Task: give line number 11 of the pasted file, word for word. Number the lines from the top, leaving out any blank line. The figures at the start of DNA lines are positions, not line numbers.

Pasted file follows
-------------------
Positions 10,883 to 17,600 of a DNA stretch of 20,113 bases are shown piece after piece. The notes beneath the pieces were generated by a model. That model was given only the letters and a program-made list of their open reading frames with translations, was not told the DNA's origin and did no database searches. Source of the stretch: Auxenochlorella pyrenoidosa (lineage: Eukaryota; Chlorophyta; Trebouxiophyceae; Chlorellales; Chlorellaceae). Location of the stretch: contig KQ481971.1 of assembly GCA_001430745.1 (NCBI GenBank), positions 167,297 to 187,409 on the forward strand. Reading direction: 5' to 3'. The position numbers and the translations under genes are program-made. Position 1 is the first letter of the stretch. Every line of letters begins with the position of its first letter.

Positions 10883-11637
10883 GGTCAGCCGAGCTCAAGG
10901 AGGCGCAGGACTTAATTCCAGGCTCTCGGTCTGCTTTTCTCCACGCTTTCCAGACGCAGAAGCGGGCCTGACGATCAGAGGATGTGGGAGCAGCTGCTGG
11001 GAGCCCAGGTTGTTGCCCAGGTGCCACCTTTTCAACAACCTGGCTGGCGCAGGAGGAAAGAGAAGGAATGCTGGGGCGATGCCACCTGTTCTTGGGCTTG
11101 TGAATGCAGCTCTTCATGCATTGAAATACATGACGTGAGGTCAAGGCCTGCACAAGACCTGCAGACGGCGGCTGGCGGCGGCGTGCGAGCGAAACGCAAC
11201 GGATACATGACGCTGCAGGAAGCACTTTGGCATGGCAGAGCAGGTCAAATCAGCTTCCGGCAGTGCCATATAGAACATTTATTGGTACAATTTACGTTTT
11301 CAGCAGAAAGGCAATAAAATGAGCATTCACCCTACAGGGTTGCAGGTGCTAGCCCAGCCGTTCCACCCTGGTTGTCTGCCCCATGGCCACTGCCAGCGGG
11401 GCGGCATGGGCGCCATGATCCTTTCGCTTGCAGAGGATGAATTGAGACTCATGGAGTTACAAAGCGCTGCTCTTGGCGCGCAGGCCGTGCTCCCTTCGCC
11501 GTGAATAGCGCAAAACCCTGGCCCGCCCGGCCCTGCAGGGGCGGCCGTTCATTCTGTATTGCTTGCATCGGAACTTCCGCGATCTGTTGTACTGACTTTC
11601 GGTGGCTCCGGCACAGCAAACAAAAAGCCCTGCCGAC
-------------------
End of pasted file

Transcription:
11601 GGTGGCTCCGGCACAGCAAACAAAAAGCCCTGCCGAC